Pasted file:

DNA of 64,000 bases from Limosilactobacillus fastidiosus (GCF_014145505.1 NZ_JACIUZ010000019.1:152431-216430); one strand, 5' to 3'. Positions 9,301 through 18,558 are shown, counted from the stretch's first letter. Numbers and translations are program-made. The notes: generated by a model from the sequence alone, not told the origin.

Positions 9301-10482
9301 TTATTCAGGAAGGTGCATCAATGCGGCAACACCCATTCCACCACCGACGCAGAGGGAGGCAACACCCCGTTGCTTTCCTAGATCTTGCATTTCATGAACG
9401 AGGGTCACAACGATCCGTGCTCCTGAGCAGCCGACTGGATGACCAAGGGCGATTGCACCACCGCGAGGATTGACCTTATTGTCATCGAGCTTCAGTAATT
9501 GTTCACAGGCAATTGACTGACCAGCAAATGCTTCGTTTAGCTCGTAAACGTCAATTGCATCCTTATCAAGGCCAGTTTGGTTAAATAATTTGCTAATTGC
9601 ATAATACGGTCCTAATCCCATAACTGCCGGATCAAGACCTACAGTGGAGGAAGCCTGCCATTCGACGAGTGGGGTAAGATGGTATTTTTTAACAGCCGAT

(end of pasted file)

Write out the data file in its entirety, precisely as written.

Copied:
DNA of 64,000 bases from Limosilactobacillus fastidiosus (GCF_014145505.1 NZ_JACIUZ010000019.1:152431-216430); one strand, 5' to 3'. Positions 9,301 through 18,558 are shown, counted from the stretch's first letter. Numbers and translations are program-made. The notes: generated by a model from the sequence alone, not told the origin.

Positions 9301-10482
9301 TTATTCAGGAAGGTGCATCAATGCGGCAACACCCATTCCACCACCGACGCAGAGGGAGGCAACACCCCGTTGCTTTCCTAGATCTTGCATTTCATGAACG
9401 AGGGTCACAACGATCCGTGCTCCTGAGCAGCCGACTGGATGACCAAGGGCGATTGCACCACCGCGAGGATTGACCTTATTGTCATCGAGCTTCAGTAATT
9501 GTTCACAGGCAATTGACTGACCAGCAAATGCTTCGTTTAGCTCGTAAACGTCAATTGCATCCTTATCAAGGCCAGTTTGGTTAAATAATTTGCTAATTGC
9601 ATAATACGGTCCTAATCCCATAACTGCCGGATCAAGACCTACAGTGGAGGAAGCCTGCCATTCGACGAGTGGGGTAAGATGGTATTTTTTAACAGCCGAT